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‘House of Cards’ season three fails to live up to hype

‘House of Cards’ season three fails to live up to hype

By Jacob Edelman and Zach Phil Schwartz

Section: Arts, Featured

March 6, 2015

Spoiler disclaimer: If you haven’t watched the third season of Netflix’s series “House of Cards” and are planning to, you probably shouldn’t read further.

This review comes from the perspective of two fans of the show who binge-watched all 13 episodes of the season in a row the same day of release. Food and drink were prepared beforehand so there would be no interruption, and once the binge started, there was no stopping until completion.

Although many fans eagerly awaited Netflix’s release of the critically acclaimed political drama starring Kevin Spacey, “House of Cards,” the new season failed to deliver on many of its expectations. As lofty as the expectations were, the release was nonetheless synonymous with mediocre. If nothing else, compared to the significantly better previous two seasons, the new release was stale, and the show simply did not fire on all cylinders.

The season opener was a CGI-laden, outdoor setting that seemed out-of-step with the start of a new season. Thoroughly unnecessary to start with, it left a bland taste on the palette that remained for much of the rest of the first several unmemorable episodes. Within the first five minutes of the opening, however, the “wow” moment of the entire season had taken place, leaving nowhere to go but down.

The show was conceived of for the purposes of portraying a political power couple willing to stop at nothing on their climb to the top. Season one consists of Frank Underwood’s development into a cold, calculating psychopath. He takes decisive action and makes it to within one step from the top as he so desires. Season two’s outcome was predictable from the outset, that Frank would only have to take one final step up the ladder to achieve his ends, which turned out to be the hardest step to position for in his political career. Season three was no game of conniving offense, but a display of playing defense on all sides, both from that of his enemies and his rapidly defecting friends, finally culminating in a showdown under his own roof. The plotting had ended, and the show lost some of its icy, ruthless charm.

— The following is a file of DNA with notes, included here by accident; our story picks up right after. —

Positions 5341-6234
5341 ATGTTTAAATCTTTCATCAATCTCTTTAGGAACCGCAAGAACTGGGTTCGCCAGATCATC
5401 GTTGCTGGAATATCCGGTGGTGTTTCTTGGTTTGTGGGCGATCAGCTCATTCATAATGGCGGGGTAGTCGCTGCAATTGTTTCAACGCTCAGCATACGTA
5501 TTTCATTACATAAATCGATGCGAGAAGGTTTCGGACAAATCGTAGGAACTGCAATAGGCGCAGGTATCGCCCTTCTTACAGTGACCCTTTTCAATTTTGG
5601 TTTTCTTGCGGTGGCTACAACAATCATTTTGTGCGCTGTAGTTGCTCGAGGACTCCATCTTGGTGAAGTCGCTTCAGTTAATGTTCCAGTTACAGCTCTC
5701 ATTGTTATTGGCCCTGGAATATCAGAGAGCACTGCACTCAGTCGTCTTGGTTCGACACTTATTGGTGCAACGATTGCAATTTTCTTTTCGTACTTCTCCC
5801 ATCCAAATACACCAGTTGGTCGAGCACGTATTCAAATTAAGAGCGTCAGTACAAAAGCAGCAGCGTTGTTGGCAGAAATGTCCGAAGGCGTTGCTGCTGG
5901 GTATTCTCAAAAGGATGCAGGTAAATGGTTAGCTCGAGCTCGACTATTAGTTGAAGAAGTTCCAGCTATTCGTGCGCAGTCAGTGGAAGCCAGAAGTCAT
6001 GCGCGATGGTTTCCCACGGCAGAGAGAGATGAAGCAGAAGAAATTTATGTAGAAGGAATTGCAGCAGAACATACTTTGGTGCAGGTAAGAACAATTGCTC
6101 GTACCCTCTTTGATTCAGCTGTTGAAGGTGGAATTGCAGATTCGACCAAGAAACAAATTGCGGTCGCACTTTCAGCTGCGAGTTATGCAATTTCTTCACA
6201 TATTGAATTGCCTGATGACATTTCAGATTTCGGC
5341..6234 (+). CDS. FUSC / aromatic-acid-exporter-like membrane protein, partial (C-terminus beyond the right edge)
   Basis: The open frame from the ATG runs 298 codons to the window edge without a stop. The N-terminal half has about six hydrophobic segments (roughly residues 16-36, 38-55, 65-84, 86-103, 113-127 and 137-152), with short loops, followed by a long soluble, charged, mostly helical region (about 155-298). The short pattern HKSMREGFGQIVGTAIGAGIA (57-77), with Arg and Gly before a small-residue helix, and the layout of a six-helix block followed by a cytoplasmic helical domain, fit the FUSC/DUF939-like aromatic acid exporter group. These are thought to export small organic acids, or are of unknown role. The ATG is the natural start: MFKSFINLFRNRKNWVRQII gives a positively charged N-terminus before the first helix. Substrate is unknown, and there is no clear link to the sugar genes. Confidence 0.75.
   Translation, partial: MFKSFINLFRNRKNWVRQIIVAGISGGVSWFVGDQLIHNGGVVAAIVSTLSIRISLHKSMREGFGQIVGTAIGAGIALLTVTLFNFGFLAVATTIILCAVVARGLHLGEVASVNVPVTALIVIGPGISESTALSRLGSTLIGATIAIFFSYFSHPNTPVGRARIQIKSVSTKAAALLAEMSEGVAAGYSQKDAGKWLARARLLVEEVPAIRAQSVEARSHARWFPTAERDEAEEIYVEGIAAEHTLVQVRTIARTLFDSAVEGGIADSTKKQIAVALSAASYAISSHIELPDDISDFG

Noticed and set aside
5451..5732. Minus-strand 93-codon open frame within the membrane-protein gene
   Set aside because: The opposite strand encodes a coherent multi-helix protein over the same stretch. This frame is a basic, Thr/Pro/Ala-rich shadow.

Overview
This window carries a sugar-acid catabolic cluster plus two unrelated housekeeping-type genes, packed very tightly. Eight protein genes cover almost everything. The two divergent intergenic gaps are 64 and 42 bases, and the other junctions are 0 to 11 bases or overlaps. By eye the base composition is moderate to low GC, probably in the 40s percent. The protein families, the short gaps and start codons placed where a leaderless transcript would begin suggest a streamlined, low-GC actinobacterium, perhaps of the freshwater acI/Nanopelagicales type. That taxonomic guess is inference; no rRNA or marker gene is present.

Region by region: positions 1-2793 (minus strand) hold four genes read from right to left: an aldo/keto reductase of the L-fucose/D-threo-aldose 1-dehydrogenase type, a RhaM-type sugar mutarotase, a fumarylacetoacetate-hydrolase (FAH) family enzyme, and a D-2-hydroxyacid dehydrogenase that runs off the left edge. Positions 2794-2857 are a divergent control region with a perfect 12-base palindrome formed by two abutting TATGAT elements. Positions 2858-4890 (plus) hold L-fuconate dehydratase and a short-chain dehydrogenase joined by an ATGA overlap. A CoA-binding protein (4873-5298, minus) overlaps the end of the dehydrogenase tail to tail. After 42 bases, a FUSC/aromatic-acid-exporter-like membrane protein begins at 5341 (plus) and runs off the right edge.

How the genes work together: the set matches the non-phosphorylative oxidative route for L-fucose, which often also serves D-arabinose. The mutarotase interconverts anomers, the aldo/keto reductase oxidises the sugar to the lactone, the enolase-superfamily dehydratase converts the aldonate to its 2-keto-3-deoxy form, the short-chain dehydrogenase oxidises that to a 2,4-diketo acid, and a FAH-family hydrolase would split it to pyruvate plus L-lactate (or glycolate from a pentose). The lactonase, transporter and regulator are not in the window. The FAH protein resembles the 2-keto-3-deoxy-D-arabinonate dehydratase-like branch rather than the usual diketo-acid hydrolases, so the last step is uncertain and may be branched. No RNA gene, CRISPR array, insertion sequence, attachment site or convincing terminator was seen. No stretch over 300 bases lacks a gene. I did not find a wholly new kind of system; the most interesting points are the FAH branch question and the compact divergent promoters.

During the first two seasons, Frank frequently turns to the audience and let them know exactly his thought processes, but this became far too infrequent in the new season. The show gives the audience a similar, yet more defensive Underwood who made the same questionable choices, although this time failing to explain his mindset to the viewers. This threw off the viewers on more than one occasion and only helped add to the confusion factor involved in the release.

In the beginning of the season, it is revealed that Doug Stamper is still alive, with the natural assumption being that he would rejoin Frank as a trusted advisor, as the show is about Frank. In actuality, however, many of the episodes revolved around Doug’s recovery from the injuries he sustained in the second season’s finale and his twisted quest for revenge against Rachel, which had become an obsession for him. In the Rachel-Doug storyline that had been uninteresting since the first season, this was a slap in the face to viewers who expected a political drama, and instead got an obsessed ex-aide—mind you, a minor character—bent on twisted revenge. The only positive about this totally unrelated and wasteful storyline is that it is predictably resolved in the end, giving the viewers much-needed relief.